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The outlook for consumer demand has not improved.

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Last week, we highlighted the deceleration in retail sales and companies reporting a slowdown in consumer demand. In the current environment, where the trend in macro data has been negative, it’s important to also take a micro approach by looking at what individual businesses are experiencing and guiding towards. Over the next few weeks, we will be monitoring earnings calls for outlooks on growth, profitability, and the overall consumer demand setup.

For its fiscal quarter ending April 30th, Wal-Mart reported revenue growth of 7.6% y/y, in a period where the average headline Consumer Price Index was north of 5.0%. Executives at Wal-Mart noted ongoing pressure from an unfavorable category sales mix as the primary driver of the margin compression in the quarter. General merchandise sales declined by mid-single digits and the lower-margin food category increased by low double digits. They expect to see this sales mix dynamic weigh on gross margins through the rest of its fiscal year. On the consumer side, they reported customers remain choiceful, particularly in discretionary categories. Additionally, they have been gaining share in grocery as higher income households increasingly prioritize value and convenience. Wal-Mart raised revenue guidance to 3.5% y/y growth for its fiscal year 2024, down compared to the 6.7% y/y growth in the prior year. They expect adjusted EPS to be in a range of $6.10 to $6.20, which would be a y/y deceleration between -1.4% and -3.0%.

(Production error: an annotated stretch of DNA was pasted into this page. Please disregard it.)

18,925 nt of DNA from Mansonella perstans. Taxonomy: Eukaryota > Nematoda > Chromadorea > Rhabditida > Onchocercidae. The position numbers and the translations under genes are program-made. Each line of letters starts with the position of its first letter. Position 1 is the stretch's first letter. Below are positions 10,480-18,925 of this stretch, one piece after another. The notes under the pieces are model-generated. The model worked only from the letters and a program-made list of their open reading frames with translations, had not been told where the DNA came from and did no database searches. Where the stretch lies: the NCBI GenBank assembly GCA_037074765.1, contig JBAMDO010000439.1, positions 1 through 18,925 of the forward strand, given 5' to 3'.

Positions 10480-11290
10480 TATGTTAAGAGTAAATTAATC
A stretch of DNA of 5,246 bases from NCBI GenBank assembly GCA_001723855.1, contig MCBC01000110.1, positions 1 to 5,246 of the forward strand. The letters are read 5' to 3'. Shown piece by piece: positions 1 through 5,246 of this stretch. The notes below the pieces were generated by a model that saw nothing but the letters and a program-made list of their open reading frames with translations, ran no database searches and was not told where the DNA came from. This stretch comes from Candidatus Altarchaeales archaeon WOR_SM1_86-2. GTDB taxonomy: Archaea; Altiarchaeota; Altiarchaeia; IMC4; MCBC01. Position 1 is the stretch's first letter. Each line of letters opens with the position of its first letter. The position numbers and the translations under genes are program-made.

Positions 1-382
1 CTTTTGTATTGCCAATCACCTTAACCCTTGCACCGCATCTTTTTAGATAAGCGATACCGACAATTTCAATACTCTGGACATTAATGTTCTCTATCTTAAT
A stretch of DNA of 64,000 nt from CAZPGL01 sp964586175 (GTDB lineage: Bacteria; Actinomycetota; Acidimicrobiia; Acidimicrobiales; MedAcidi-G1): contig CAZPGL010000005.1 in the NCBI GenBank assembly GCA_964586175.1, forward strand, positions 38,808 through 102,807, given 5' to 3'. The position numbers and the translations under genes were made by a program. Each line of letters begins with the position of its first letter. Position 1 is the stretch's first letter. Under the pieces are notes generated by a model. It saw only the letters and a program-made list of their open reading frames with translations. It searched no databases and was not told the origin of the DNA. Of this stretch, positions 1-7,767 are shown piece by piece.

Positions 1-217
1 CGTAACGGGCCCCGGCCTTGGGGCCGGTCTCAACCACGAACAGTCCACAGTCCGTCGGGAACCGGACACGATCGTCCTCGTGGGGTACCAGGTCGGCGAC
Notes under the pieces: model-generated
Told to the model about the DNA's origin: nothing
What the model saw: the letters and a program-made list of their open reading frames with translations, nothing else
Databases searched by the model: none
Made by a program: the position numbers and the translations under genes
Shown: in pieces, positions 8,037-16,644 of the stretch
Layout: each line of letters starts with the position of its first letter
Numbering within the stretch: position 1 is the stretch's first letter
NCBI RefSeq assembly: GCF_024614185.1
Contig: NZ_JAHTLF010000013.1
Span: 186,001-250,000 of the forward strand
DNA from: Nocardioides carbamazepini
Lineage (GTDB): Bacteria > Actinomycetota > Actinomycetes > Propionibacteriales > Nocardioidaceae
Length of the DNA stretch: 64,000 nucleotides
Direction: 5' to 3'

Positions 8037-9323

From our perspective, this is an example of top-line growth held up primarily by inflation in foods, a deceleration in margins, and a shift to discount items as consumer demand weakens, even among higher-income households.

For an overview, the bullets below provide company highlights across revenues, earnings, and consumer outlooks.


  • TJ Maxx
    • Revenue growth of 3.3% y/y, down from 4.8% in the prior period
    • Diluted EPS of $0.76, up from $0.49 last year, but decelerated q/q
    • “…what we’re seeing in the first quarter is what we were seeing similar to the first quarter of last year. So through the first 3 quarters of last year, as we said, we were seeing stores in higher [income] demographic areas being more of the driver of our comp.” – Ernie Herrman
  • Ross Stores
    • Revenue growth of 3.7% y/y, down from 3.9%
    • Diluted EPS of $1.09, up from $0.97, but decelerated q/q
    • “…prolonged inflationary pressures negatively impacting our customers’ discretionary spend, shoppers are seeking even stronger values when visiting our stores.” – Adam Orvos
  • Kohl’s
    • Revenue growth of -7.4% y/y, down from -7.0%
    • Diluted EPS of $0.13, up from $0.11, and accelerated q/q
    • “…the middle-income customer is being squeezed overall based on, obviously, macroeconomic issues…” – Thomas Kingsbury


  • AutoZone
    • Revenue growth of 5.8% y/y, down from 9.5%
    • Diluted EPS of $27.45, up from $25.69, but decelerated q/q
    • “…growth initiatives and macro car park tailwinds have driven a positive comp despite consumer discretionary spending pressure from overall inflation in the economy. We are forecasting a resilient DIY business for the remainder of 2023.” – Jamere Jackson